Thursday, May 17, 2018

Interpreting Pedigree chart to recognize pattern of inheritance

One of the problem faced by students is solving a pedigree chart and recognizing pattern of inheritance, which is even important in day to day clinical practice.

Inheritance that needs to be differentiated in pedigree can be

Mendelian ( Single Gene defect )
 Autosomal Dominant
Autosomal Recessive
X linked

Non traditional inheritance like
Mitochondrial inheritance

In a Step Wise approach

1. Identify whether pattern of inheritance is Autosomal or Sex linked.
If only Males are affected , it is likely X linked inheritance ( Recessive, X linked dominant disorders are very rare)
If both males and females are equally affected, it is Autosomal inheritance

2. Determine whether the disorder is dominant or recessive.
If only Affected parent transmit the disease , it is Dominant disorder
If non-affected parent transmit the disease, it is Recessive disorder.
In other words,
If the disorder is dominant, one of the parents must have the disorder.
If the disorder is recessive, neither parent has to have the disorder because they can be heterozygous.

If disease skips generations, it is likely Recessive disorder.

Rules of Inheritance: Understanding Mendelian disorder by Dr Sulabh Shrestha

Understanding Mendelian inheritance - Epomedicine

Tuesday, May 1, 2018

Umbilical Infection in Neonate leading to Septic shock: Case

A Preterm neonate of 33 weeks gestation deteriorated on day 2 with septic shock and decreased urine output rapidly over 12 hours. Baby was pale and CRT was prolonged. A Workup was sent and Emperical Antibiotics were started. Baby needed Inotrope support and improved over next 24-48 hours. On day 4, redness was seen around umbilical area and was indurated and tender on palpation.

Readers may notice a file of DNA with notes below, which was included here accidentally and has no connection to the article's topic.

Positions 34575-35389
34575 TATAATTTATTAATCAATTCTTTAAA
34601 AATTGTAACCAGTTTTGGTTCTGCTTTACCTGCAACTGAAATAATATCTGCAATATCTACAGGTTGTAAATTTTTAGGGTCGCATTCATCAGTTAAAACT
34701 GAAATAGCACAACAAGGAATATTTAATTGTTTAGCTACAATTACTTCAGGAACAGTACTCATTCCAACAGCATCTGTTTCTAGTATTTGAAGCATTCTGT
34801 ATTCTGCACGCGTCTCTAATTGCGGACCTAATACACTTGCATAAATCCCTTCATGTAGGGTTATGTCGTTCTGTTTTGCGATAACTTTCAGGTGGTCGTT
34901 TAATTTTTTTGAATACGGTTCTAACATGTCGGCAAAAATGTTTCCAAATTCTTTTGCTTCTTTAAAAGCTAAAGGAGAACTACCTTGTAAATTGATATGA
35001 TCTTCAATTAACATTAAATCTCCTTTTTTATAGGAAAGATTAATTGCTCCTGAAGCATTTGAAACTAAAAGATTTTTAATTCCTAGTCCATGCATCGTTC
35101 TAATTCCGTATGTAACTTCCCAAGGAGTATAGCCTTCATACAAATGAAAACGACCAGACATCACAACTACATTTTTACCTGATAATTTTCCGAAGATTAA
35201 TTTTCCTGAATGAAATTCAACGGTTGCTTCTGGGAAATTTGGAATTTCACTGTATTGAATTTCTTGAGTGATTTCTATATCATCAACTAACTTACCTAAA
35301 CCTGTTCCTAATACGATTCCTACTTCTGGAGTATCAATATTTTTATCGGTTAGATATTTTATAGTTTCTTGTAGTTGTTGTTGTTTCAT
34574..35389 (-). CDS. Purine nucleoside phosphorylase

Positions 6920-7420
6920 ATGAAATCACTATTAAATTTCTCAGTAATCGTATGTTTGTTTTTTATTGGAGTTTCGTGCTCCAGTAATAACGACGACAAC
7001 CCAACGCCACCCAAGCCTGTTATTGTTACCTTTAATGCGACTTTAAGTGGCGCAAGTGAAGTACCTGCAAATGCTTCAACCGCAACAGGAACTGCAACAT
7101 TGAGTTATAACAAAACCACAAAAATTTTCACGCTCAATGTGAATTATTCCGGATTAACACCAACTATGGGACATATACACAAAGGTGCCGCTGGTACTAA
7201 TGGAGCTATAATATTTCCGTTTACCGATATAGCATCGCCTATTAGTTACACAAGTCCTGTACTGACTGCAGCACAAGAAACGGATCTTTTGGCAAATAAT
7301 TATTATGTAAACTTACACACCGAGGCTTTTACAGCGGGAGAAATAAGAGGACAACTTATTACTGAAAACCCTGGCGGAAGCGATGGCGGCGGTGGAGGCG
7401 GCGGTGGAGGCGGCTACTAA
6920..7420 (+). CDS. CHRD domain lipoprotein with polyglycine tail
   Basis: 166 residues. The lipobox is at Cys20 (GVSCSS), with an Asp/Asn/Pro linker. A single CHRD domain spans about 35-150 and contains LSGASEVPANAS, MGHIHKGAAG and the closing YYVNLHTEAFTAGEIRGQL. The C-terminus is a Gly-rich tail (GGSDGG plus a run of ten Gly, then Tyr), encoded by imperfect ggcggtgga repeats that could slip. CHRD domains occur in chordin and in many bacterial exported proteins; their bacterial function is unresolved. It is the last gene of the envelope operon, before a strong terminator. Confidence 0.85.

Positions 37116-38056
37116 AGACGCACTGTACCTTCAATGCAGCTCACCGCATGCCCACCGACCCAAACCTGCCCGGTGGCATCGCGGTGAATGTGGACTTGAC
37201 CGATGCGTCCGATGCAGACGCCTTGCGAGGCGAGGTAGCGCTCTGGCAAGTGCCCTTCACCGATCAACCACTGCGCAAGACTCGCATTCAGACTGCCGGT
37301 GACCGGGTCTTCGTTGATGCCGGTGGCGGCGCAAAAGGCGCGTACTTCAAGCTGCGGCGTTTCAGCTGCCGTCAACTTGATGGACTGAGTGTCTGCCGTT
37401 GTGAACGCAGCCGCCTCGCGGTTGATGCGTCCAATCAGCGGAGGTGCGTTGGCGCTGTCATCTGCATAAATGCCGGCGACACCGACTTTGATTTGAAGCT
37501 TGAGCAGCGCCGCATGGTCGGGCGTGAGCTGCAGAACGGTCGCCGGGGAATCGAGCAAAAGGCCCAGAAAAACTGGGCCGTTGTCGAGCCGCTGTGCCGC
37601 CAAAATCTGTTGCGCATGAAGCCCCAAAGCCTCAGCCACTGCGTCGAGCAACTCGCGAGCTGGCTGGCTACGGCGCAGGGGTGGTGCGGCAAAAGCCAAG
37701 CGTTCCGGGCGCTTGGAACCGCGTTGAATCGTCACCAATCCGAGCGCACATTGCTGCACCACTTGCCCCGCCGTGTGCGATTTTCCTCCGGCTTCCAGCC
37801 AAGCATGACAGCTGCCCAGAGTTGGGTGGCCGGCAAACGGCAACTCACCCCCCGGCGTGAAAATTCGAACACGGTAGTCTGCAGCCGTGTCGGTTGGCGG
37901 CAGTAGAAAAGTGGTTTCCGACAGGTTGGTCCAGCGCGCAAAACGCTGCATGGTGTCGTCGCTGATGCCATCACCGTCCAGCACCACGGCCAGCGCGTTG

A diagnosis of Omphalitis was made, Swab culture was sent from the base of cord and Cloxacillin was added. Local dressing was done and local antiseptic ointment was applied.

Over next 2 days, the redness decreased along with induration. Umbilical stump still had not fallen off . Treatment was continued.

After the cord fell off, the redness and induration subsided but pus discharge was seen as umbilicus was manipulated everytime.  Swab culture was sent. As abdomen was distended, an sonogram of abdomen was done to look for internal extension, including screening for collection in fascia and liver. USG was normal. Inj Vancomycin was added and cloxacillin was stopped.

Finally, baby showed drastic improvement. Distension of abdomen subsided and umbilicus looked healthy.  Finally baby was discharged. Although no cultures were positive, empirical antibiotics for  Staph aureus was administered for 14 days duration.


Although Omphalitis is superficial infection of umbilical cord, a dreaded scenario is when there is rapid extension of infection to fascia, muscles and peritoneum of abdomen leading to necrotizing fascitis, myonecrosis and peritonitis. Systemic spread can lead to sepsis and shock rapidly like in this condition. Common organism leading to this conditions are Staph aureus, Streptococcus and gram negative organisms like Klebsiella and Proteus. MRSA are reported in cases of omphalitis. Application of dung, human milk and herbs to cord can lead to infection by Clostridium.

Risk factore for Omphalitis, include Septic delivery, PROM, chorioamnionitis, umbilical vessel catheterization which were all absent in this case. Baby was Low birth weight and was another risk factor for omphalitis. 

Mean age of onset in preterm is 3-5 days and in term babies it is 5-9 days.

A combination therapy for Gram +ve and -ve agents
Inj Vancomycin and an aminiglycoside is preferred drug for emperical use.
If extension to internal structure is suspected addition of metronidazole or clindamycin may be needed.

Surgical consultation for complicated cases.

Necrotizing fascitis
Pertitonitis and abdominal abscess
Liver abscess
Portal vein thrombosis.